The original HPP was an extreme and scary example - aspect of 11, the baby HPP at 8.4 was acceptable for top competition pilots, but still not ideal.
Not knowing what CIVL will decide has not stopped us developing all the new concepts we have in the HPP project. Whatever the ruling we have moved on and will continue to do so. We have made a nicer wing by reducing the aspect, but keeping the performance, with or without the use of carbon. Whether using carbon or plastic or something else it is exciting to know improvements can be made. The work since the bbHPP means that we are even more excited about the prospects of the new R10 which is making the bbHPP an old and passed design.
But even so, we don't want to ban carbon as we want to have the possibility to explore its potential further. Although we are also succeeding without carbon we believe it might make wings nicer in the long term. That is why we are against a 1cm proposal designed to ban it with no real scientific basis (in the PMA working group discussions, the radius was originally based on the hole in a Barvarian Beer Table - that really confused us!)
We also do not think 10cm is very good. We also suggested that other proposals should be part of the vote, one being a status quo, the other being along the lines of the wing fitting in a normal back pack and within a weight limit etc. The vote went ahead with only the 2 “radius” proposals as you have seen.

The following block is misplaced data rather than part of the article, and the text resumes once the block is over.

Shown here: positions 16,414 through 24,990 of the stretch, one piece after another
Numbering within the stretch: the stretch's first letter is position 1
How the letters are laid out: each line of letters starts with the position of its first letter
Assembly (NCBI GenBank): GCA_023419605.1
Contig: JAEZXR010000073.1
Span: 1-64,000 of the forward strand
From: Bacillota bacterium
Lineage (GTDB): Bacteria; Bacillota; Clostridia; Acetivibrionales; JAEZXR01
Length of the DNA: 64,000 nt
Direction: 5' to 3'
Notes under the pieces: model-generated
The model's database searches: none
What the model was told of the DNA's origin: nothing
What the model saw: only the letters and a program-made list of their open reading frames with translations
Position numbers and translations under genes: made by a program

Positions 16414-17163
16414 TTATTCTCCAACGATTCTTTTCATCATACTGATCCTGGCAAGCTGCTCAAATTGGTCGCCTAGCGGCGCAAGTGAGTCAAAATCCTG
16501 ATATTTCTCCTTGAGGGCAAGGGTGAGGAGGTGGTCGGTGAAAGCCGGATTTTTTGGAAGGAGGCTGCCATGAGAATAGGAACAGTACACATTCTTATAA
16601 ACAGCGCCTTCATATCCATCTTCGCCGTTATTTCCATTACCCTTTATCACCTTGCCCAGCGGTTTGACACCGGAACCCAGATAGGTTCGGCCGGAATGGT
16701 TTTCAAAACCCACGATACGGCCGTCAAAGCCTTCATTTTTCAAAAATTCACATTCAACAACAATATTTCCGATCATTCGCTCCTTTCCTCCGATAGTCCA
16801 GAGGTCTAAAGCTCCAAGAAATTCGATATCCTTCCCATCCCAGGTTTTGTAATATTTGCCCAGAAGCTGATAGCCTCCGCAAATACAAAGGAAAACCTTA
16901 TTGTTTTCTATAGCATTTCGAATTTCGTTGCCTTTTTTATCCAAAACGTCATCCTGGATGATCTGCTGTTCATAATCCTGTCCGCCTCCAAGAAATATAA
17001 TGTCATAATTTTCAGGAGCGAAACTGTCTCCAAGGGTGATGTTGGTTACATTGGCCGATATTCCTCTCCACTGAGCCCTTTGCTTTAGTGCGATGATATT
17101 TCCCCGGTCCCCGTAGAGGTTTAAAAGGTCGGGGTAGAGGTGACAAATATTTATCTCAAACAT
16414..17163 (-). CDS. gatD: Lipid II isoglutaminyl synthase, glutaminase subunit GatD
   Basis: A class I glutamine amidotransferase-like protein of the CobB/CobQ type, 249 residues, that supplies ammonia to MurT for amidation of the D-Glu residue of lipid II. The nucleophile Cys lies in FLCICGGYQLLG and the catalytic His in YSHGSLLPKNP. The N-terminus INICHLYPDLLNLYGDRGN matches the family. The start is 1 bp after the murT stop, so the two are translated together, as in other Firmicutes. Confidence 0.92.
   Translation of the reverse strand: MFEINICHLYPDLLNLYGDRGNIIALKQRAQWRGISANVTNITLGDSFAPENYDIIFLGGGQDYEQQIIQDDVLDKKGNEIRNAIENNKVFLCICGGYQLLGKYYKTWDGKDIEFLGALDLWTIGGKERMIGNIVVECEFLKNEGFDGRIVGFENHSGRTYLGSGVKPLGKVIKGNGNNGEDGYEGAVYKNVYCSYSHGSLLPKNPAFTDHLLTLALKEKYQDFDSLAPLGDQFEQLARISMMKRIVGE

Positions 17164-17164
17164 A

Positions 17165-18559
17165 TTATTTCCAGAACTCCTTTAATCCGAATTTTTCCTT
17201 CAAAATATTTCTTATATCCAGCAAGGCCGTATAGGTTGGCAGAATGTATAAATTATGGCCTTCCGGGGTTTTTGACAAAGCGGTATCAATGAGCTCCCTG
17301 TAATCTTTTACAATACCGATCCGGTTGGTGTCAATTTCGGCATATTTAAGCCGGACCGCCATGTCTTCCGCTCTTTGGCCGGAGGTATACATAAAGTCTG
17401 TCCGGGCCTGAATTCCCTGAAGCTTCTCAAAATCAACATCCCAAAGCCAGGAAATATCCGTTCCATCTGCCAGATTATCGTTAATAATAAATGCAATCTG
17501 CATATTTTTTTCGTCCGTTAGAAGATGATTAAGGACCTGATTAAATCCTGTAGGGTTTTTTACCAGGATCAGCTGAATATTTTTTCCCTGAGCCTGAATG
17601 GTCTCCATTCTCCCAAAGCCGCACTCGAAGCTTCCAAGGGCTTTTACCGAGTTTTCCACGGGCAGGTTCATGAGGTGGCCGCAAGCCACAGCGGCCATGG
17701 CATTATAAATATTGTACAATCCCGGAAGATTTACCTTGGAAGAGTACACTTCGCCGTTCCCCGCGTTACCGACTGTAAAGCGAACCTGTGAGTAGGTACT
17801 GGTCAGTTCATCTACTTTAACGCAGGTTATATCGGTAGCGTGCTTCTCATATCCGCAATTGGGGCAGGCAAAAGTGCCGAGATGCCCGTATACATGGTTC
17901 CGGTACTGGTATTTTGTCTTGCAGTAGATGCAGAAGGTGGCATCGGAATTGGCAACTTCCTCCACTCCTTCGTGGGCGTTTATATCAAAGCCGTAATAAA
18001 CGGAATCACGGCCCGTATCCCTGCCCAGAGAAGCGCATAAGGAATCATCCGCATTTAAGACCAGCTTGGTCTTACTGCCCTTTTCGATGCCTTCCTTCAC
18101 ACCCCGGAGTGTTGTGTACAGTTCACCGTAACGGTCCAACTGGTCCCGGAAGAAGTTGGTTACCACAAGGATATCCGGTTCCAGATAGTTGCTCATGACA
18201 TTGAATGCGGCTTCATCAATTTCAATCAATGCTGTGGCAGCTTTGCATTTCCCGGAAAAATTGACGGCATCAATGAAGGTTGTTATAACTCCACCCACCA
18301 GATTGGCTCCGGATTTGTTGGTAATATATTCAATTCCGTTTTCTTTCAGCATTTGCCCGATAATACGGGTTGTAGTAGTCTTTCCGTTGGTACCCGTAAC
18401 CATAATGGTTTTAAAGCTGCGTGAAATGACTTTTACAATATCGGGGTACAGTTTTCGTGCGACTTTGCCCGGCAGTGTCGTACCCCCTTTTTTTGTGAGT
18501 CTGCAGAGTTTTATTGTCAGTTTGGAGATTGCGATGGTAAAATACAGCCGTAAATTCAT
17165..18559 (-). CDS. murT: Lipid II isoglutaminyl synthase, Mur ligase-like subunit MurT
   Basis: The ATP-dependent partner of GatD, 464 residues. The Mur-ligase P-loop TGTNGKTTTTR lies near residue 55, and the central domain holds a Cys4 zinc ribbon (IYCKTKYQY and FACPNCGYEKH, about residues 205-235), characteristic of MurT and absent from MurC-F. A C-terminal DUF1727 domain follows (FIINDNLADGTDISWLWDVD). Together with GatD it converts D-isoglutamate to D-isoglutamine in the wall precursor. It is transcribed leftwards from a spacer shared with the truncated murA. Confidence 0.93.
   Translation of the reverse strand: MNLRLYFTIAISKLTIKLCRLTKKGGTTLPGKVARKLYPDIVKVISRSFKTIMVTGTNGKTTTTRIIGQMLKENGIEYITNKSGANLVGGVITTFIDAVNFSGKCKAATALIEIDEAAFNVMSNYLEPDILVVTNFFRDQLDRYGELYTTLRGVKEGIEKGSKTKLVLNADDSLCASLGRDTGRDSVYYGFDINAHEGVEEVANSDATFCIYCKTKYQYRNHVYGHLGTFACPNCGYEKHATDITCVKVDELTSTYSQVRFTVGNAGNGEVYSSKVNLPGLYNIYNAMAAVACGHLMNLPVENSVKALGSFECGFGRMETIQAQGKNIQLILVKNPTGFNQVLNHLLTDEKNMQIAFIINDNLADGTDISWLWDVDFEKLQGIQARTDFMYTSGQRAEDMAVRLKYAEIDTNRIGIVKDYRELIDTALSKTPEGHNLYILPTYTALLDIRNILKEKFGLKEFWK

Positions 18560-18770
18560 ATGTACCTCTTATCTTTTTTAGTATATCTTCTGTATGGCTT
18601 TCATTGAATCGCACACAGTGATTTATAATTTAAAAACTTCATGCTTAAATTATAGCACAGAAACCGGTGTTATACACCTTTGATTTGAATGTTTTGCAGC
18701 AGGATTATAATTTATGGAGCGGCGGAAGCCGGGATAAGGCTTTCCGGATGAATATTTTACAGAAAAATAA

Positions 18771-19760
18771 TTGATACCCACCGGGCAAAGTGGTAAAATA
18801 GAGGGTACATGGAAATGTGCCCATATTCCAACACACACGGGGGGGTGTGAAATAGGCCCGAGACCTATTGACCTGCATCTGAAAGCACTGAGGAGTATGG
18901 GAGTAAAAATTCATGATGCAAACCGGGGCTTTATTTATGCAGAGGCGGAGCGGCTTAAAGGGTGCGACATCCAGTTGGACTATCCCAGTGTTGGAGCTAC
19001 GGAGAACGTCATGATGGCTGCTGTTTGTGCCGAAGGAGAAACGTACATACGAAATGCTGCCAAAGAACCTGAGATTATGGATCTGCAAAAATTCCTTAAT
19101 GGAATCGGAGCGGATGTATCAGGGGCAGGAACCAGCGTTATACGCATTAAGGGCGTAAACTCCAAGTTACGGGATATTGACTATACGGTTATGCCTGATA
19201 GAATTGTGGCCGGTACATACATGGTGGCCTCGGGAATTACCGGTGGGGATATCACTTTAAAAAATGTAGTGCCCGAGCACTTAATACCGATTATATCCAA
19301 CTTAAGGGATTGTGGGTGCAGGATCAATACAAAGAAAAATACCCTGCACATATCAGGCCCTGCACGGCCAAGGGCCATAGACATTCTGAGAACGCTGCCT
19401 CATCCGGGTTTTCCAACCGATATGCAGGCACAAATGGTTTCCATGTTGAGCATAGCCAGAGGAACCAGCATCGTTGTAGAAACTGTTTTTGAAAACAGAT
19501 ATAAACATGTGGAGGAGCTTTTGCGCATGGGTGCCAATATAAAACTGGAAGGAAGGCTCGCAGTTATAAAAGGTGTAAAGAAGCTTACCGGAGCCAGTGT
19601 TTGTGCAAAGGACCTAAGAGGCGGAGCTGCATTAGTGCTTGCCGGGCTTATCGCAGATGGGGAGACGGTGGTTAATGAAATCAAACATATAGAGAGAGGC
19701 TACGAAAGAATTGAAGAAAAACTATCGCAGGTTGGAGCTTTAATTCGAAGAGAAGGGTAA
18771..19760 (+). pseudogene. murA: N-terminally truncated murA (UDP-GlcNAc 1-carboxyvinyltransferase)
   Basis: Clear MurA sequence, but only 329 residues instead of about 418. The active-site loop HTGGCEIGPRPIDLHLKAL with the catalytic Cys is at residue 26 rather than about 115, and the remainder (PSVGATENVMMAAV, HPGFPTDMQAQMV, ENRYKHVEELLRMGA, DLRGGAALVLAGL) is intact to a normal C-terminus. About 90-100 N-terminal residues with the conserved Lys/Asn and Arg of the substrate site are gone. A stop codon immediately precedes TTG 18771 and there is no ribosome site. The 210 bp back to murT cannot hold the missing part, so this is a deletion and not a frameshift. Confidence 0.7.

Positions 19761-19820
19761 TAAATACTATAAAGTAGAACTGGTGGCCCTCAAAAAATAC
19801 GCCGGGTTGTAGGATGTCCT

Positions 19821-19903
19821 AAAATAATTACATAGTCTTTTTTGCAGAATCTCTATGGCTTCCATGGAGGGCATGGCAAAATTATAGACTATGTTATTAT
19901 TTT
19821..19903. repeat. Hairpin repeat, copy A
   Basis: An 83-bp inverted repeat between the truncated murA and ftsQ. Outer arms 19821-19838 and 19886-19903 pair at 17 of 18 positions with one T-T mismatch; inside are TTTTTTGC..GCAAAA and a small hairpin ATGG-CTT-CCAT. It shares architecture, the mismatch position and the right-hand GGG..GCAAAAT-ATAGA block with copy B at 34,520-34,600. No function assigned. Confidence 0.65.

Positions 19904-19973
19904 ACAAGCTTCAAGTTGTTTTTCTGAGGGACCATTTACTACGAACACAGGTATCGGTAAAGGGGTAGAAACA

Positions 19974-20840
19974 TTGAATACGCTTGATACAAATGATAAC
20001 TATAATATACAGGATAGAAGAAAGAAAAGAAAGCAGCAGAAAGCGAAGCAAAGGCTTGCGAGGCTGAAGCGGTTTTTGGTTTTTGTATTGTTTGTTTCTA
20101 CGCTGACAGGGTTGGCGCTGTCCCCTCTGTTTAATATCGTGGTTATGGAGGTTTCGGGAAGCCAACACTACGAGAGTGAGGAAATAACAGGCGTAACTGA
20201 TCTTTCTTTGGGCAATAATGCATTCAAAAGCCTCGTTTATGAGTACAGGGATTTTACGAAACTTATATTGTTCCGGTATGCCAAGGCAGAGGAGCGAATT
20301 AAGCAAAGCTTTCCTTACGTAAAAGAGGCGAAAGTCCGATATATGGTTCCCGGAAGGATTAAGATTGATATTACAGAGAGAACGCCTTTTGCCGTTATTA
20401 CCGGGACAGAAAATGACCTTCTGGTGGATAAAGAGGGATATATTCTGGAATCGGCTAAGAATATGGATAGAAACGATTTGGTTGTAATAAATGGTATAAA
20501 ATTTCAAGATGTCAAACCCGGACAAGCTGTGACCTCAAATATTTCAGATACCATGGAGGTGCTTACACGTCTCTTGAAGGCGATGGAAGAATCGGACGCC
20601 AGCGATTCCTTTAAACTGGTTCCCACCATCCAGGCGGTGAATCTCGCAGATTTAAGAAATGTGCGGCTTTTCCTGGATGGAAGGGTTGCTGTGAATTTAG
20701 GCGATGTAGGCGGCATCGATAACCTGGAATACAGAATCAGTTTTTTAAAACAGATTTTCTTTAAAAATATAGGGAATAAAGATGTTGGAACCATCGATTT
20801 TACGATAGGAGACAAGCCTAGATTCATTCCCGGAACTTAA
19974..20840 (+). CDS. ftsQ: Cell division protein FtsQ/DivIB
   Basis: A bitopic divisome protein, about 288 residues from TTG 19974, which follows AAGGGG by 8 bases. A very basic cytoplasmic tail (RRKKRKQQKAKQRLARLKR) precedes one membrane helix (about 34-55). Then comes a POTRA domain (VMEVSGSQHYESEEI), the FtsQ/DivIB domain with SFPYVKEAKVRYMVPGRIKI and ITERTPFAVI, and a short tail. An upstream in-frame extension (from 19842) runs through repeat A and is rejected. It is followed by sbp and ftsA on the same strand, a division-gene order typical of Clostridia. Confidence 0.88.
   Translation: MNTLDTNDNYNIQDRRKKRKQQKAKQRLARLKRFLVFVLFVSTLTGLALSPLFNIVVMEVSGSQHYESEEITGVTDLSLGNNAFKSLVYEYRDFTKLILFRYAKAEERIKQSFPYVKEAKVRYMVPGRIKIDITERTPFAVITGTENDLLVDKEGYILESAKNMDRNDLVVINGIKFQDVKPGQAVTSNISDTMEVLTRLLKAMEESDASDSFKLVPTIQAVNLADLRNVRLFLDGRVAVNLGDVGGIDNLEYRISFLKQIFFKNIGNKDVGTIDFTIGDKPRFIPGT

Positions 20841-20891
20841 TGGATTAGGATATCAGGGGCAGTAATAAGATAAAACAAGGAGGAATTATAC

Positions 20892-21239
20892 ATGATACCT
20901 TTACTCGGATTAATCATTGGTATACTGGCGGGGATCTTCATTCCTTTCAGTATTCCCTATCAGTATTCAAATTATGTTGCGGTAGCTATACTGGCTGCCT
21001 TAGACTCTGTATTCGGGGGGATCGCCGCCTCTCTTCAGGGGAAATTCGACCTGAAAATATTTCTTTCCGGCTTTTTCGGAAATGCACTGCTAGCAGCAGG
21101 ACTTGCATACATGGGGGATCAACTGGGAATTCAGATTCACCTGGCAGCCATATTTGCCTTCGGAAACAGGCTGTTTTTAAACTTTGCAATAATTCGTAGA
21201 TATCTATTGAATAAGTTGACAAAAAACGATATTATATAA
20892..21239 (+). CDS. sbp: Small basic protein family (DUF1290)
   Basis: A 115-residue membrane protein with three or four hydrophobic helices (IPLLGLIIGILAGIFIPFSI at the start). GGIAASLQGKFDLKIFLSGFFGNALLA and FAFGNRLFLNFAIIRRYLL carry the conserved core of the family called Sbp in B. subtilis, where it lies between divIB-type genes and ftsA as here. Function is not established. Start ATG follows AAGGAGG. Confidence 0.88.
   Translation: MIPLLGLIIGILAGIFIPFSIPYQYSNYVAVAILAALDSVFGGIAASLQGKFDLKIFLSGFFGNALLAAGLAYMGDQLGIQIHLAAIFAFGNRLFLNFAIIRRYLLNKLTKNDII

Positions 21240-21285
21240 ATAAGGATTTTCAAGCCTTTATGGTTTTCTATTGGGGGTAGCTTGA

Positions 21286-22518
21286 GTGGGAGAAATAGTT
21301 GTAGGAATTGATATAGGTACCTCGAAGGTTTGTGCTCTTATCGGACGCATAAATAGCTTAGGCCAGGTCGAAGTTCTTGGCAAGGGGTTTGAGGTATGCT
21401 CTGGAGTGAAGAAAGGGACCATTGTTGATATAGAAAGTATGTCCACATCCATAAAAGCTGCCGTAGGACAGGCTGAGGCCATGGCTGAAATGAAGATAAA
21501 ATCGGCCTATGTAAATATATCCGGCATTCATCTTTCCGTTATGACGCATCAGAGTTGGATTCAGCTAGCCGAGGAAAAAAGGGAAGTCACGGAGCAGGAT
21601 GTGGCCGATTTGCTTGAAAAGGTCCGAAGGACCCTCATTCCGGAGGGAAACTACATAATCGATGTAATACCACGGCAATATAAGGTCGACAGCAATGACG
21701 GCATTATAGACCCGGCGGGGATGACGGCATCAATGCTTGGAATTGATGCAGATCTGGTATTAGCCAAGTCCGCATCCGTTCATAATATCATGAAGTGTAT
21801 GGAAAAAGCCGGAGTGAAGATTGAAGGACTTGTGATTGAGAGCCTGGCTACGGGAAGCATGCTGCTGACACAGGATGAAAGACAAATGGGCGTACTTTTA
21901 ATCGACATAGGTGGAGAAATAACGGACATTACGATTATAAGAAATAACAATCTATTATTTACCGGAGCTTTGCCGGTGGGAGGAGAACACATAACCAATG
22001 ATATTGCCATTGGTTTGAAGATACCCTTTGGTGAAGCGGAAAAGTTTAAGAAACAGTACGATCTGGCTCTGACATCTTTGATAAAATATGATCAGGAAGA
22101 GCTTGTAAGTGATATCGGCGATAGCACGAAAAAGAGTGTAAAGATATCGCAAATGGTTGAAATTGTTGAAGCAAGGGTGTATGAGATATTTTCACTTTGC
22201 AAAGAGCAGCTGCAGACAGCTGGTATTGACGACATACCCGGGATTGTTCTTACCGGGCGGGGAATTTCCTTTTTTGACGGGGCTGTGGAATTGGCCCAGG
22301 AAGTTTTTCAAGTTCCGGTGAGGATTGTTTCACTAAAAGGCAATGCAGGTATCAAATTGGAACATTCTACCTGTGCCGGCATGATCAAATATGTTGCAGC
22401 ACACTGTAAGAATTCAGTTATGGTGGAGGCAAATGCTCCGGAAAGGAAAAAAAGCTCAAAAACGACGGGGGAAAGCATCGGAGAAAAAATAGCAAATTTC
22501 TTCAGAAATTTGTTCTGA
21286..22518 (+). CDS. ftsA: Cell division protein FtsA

We would hope that the PMA would rethink their position in light of the new information in the videos and with the views expressed on forums such as this. Failing a rethink, we hope that CIVL can take on board the extra information and the views of the pilots and make a better informed decision.
Below is a link for a video of flight test manoeuvres being carried out on the bbHPP. We don't think many other manufacturers have published tests on an open class wing, so it was interesting to do this. The high aspect, increased tuck resistance/stability and line configuration make it too difficult to do a clean full frontal, but as with a lot of other comp wings with similar attributes and with such an aspect we think there would always be the chance of cravat.
This risk is one reason why our development of the R10, which will be released more widely for comp pilots, has concentrated in getting the same performance as the bbHPP out of a more acceptable aspect. Restricting aspect is one way that regulation, if it is needed, could be put on all classes of glider (not just open class wings) as it does positively help reduce one danger, the danger of cravat. Russell has been quoted in this forum saying that the BBHPP is hard work to fly. This was not because of the carbon; it was because of the aspect.
One thing that everyone at Ozone believes, is that our self regulation is driven by our desire to look after all pilots, at whatever level they choose to fly, and at the end of the day, that mission is the basis of our commercialism and rooted in our own desire to fly.
I hope you find this test video interesting, and although we may not have the time to actively reply we appreciate your views on the subject. The link is to our new Performance page. There is a new video on our Performance Project. And please look at BBHPP Videos link where there is the previous bbHPP flight (part 1) video and a brand new Part 2 showing the tests we carried out at Monaco.